Nathan: We know the process behind the scenes and the idea of the channel’s ideas and rating or scoring. What’s the best way for a marketer like me to put something like this into practice?
Josh: Start using the spreadsheet, there’s that. It’s just start knocking stuff out. I generally suggest doing a few testing out each idea multiple ones at a time. Some things take a little bit longer runway to actually pull off, just really start doing it and start testing out ideas and give yourself some sort of goal. Say I’m going to test out two ideas a week or five ideas a week or something like that.
Nathan: Nice. We have the spreadsheet that basically calculates our score so that we have this list of awesome projects that will give us really huge growth. You were just talking about testing, how do you actually test your ideas, you just try two a week, do you have a timeframe of how long you test them or it all depends?
Josh: Yes. It depends on the channel. Some things are not repeatable. Again, a partnership with a company, you’re not going to necessarily repeat the partnership. It’s just either there might be some time frame on that but you can test that over and over and then potentially repeat it with even another company.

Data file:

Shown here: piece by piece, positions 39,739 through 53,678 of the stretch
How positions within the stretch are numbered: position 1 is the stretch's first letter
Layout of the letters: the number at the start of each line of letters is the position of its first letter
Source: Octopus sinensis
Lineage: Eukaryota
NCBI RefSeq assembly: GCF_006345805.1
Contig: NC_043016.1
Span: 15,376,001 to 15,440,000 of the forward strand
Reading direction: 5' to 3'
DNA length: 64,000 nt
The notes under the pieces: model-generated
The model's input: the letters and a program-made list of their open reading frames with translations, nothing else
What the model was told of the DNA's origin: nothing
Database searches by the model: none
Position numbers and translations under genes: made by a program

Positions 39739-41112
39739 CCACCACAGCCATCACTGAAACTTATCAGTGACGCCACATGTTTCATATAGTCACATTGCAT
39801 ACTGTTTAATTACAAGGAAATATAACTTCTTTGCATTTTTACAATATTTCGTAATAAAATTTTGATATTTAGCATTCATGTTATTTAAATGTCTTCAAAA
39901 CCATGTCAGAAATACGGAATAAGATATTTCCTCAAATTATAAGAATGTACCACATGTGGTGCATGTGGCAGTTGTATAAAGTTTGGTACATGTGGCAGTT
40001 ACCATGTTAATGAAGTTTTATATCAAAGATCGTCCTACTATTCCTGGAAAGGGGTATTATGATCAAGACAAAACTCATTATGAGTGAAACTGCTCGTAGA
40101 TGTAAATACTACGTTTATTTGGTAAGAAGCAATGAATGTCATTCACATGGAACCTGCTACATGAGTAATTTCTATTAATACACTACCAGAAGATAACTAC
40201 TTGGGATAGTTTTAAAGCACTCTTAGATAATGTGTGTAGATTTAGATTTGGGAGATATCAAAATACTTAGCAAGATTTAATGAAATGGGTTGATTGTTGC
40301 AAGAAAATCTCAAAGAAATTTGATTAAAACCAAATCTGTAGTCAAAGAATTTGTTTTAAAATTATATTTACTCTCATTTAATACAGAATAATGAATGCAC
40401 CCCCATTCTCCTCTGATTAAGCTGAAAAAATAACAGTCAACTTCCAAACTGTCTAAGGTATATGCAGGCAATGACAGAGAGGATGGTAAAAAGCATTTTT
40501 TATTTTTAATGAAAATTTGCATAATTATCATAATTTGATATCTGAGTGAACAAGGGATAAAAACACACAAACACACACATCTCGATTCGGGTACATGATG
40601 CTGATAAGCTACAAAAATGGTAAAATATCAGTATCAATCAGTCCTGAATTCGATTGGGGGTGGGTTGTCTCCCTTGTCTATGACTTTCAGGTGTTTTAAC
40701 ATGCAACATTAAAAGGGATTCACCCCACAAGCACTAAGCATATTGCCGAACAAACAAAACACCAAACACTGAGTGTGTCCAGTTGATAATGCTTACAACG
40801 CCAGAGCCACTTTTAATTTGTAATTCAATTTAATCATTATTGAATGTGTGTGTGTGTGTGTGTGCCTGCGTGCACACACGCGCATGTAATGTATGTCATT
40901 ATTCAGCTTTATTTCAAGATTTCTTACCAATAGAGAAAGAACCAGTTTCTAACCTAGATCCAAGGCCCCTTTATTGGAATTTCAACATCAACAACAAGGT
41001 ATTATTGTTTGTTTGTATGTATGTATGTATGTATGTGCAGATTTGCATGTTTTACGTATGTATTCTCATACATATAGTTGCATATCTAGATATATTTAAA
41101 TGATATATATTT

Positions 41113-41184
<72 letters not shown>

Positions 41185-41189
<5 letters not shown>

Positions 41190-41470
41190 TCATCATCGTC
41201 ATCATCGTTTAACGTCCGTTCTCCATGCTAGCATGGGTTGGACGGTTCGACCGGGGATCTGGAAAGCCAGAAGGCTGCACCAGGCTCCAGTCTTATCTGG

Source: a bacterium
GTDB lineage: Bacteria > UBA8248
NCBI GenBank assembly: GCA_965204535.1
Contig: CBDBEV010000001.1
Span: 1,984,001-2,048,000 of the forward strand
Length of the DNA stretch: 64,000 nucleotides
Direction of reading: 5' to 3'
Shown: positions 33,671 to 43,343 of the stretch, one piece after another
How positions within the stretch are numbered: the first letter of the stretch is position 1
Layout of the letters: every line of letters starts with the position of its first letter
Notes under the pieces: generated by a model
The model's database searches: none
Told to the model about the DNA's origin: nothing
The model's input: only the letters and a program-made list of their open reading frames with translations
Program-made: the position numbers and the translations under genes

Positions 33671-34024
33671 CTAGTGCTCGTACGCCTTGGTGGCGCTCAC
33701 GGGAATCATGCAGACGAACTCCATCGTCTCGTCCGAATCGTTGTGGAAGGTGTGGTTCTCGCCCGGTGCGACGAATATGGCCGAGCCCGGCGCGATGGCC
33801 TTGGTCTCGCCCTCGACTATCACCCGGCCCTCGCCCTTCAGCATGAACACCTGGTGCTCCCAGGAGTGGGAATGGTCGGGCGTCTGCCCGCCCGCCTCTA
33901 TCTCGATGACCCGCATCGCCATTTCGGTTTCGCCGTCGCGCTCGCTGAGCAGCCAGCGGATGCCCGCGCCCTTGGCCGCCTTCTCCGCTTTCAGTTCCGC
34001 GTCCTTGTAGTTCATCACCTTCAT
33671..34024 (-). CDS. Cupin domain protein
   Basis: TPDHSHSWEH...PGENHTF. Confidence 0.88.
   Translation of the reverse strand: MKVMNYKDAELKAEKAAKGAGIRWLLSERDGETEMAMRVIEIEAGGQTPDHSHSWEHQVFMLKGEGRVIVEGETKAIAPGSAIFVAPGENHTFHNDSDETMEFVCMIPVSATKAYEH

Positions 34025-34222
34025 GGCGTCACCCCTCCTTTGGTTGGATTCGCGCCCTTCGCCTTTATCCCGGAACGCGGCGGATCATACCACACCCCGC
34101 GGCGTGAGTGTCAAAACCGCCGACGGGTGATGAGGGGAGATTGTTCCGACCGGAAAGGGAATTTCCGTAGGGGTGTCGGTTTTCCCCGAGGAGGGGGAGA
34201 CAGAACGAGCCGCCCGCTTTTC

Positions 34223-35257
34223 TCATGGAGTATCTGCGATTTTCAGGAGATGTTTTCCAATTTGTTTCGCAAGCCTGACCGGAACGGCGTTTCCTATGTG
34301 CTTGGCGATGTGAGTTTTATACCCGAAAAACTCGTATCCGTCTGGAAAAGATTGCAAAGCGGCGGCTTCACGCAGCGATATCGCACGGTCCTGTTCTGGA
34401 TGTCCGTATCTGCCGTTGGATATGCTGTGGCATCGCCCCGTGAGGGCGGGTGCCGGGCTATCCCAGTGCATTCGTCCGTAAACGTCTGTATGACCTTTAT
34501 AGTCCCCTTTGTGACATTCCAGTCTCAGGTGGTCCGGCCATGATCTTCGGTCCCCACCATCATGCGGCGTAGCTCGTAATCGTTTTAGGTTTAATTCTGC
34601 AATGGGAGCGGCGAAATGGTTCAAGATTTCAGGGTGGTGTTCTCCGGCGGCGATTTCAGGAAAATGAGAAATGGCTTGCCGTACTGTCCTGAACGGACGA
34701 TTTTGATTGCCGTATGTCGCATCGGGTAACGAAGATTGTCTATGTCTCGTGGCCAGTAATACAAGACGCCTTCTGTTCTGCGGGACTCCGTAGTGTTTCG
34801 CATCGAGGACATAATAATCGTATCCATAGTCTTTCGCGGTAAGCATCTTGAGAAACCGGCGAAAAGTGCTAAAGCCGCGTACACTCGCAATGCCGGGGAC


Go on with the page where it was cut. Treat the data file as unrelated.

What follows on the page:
But something like social and display ads, you can test those channels in small little bits, say I’ll spend $20 on Facebook ads and see what the cost of acquisition is for that channel. You would test that for a week or two to give yourself some good data and then if that works, if it’s cost efficient, then ramp it up. Double your spend and then test that for a couple of weeks and then double that and keep doing that as long as it makes economic sense. Certain things lend themselves to be on a repeatable process and something that you can even attach an actual value to and other things you can’t. A lot of it is what your gut feeling is on that channel after you started trying it out.